C. David Marsden Lecture Award
Accelerating and globalizing genetic discovery in Parkinson’s Disease
Andrew Singleton adds to his long history of genetic discoveries with a global effort that’s starting to yield far-reaching results.
How far have we come?
The last 30 years have witnessed incredible progress in understanding the genetic basis of Parkinson’s disease. Since the discovery of PD-causing mutations in the gene encoding α-synuclein in 1997, more than a dozen genes have been identified that contain mutations that confer high risk for PD. By and large these are each relatively rare, with the exception of the p.G2019S mutation in LRRK2. A substantial amount of progress has also been made in understanding the genetic basis of typical, apparently sporadic PD, with ~90 published independent risk variants identified, which individually confer risk that is small but collectively substantial.
Why should we continue?
Given so much has been found already, why should we continue? First, each new gene, each new locus, gives us more insight into the biology underlying disease. This is particularly relevant in the era of precision medicine, where we aim to match the therapeutic to the specific mechanism underlying disease in an individual. Notably, there is compelling data that clearly shows that genetic evidence underlying a therapeutic target is an important factor in predicting therapeutic success, and this holds true regardless of whether the effect size at the target is large or small. The bottom line, then, is that the more genetic information we can garner about the disease, the better chances we have of devising disease-altering therapies.
What’s left to do?
In Northern European ancestry populations, where we have identified about 1⁄3 of the known heritable component of PD, there remains much to be done; however, this pales in comparison to what is left to understand in populations outside of this group. Almost nothing is known about the genetic basis of disease in many major ancestral groups. If we believe understanding disease is an important step along the path of treating disease, it is essential that we understand disease in all ancestral groups. Moreover, it is an essential step if we are to realize the promise of precision medicine.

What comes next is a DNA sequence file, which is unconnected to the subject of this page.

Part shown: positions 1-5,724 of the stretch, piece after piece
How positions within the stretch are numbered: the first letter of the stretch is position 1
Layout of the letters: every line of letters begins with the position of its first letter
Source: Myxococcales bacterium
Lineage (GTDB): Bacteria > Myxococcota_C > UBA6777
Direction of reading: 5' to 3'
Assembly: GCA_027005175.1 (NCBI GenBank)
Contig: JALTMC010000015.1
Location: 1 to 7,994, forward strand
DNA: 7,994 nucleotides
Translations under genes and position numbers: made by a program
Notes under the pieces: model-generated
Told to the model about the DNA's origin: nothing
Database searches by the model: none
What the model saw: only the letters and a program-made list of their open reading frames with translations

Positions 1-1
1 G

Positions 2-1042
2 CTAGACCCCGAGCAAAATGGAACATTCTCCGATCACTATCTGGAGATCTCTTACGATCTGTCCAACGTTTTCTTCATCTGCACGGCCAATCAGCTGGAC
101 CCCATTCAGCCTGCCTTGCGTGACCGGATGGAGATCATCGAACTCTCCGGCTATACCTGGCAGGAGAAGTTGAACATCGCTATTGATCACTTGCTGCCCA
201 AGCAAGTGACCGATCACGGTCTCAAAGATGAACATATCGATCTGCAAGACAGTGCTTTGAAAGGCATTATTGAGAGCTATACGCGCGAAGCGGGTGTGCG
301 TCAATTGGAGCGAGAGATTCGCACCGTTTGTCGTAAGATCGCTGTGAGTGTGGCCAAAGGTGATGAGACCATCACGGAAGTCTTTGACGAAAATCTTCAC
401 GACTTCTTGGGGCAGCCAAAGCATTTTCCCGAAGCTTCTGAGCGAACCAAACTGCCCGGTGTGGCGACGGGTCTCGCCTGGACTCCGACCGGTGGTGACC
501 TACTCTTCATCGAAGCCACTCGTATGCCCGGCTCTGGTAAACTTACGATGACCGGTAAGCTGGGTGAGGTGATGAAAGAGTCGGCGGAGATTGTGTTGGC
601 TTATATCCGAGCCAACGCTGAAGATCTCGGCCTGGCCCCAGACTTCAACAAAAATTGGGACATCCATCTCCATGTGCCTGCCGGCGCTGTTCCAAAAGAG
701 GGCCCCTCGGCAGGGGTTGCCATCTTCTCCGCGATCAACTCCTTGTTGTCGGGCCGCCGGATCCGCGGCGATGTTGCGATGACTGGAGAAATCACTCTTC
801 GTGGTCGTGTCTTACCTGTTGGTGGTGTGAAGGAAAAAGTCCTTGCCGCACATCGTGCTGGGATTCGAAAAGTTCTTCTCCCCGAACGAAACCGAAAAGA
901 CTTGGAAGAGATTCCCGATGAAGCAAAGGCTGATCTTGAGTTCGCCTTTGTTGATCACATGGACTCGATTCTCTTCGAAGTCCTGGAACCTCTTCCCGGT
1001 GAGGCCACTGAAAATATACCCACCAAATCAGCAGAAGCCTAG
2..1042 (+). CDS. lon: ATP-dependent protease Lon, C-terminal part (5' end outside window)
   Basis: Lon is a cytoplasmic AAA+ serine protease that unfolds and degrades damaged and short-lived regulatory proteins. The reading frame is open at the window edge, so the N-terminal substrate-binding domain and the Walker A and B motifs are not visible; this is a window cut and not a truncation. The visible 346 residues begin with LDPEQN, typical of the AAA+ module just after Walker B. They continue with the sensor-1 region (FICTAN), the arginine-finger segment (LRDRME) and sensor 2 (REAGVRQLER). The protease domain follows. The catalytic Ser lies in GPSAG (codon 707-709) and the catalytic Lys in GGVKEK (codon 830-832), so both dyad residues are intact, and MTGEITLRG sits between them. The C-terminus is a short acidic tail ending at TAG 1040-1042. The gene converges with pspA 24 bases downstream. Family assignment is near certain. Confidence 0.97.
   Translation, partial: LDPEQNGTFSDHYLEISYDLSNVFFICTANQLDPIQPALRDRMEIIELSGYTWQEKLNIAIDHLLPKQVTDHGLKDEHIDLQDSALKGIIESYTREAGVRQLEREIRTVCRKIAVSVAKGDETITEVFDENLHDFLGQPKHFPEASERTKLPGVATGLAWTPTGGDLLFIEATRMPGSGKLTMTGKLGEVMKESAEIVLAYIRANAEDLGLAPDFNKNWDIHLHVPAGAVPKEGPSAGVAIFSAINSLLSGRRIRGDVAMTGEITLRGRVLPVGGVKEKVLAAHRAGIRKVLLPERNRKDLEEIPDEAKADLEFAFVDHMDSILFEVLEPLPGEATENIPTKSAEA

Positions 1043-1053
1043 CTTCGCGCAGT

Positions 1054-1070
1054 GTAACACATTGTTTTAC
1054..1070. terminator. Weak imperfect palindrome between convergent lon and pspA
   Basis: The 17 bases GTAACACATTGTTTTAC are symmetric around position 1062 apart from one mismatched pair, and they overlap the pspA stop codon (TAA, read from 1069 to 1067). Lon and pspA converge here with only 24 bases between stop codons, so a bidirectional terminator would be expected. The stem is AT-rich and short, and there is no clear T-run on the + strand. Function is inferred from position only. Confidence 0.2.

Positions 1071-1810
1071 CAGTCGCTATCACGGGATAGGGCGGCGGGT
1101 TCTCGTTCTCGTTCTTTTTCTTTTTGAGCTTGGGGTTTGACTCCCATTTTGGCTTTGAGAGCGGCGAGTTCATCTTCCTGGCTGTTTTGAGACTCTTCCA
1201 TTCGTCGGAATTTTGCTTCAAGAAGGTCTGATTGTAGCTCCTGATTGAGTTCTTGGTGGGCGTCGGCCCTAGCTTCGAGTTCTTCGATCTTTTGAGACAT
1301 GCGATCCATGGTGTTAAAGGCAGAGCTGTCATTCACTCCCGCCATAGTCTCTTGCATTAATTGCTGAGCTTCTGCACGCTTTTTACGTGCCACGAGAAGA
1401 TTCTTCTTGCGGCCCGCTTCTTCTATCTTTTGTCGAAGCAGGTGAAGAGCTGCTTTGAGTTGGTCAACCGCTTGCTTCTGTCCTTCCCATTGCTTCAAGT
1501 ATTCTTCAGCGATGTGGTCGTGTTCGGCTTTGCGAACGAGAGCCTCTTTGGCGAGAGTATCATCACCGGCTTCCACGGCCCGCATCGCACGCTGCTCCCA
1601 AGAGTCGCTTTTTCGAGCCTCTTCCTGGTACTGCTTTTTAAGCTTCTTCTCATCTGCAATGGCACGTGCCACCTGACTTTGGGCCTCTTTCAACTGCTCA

How do we get where we need to be?
Starting in 2020, myself and Cornelis Blauwendraat launched the Global Parkinson’s Genetics Program (GP2), supported by the Aligning Science Across Parkinson’s Initiative (ASAP) and in partnership with the Michael J. Fox Foundation for Parkinson’s Disease Research (MJFF). This program aims to dramatically expand our understanding of the genetic basis of disease, and to do so in all populations. Now supported through 2029 and expanded to include progressive supranuclear palsy, multiple system atrophy, corticobasal syndrome, and Lewy body dementia, GP2 will generate genetic findings in PD and these other diseases in more than 200,000 individuals from around the world. GP2 does this by growing a cohesive and functional worldwide research community. GP2 provides training opportunities, local capacity-building initiatives, and resources to enable the ascertainment and analysis of genetic data by the investigators embedded in the very populations they are studying. Moreover, GP2 aims to promote the next generation of worldwide leaders in PD research.
While still in its early days, GP2 is already making significant inroads and exciting findings. Most recently, the discovery of a major novel risk factor in individuals of West African ancestry is a striking example of the power and importance of diversifying genetics research. This discovery reveals a novel risk variant in GBA1, present in 50% of PD patients from Nigeria; highlights a new disease mechanism at this gene; and opens the potential for precision-based therapeutic trials targeting GBA1 in Africa. While this first finding is exciting, I believe this is just the first example of a large number of such findings from GP2 groups around the world.
With thanks to GP2 members, the thousands of patients and volunteers who take part in this work, and to the support of ASAP and MJFF, as well as my own institution, the National Institute on Aging.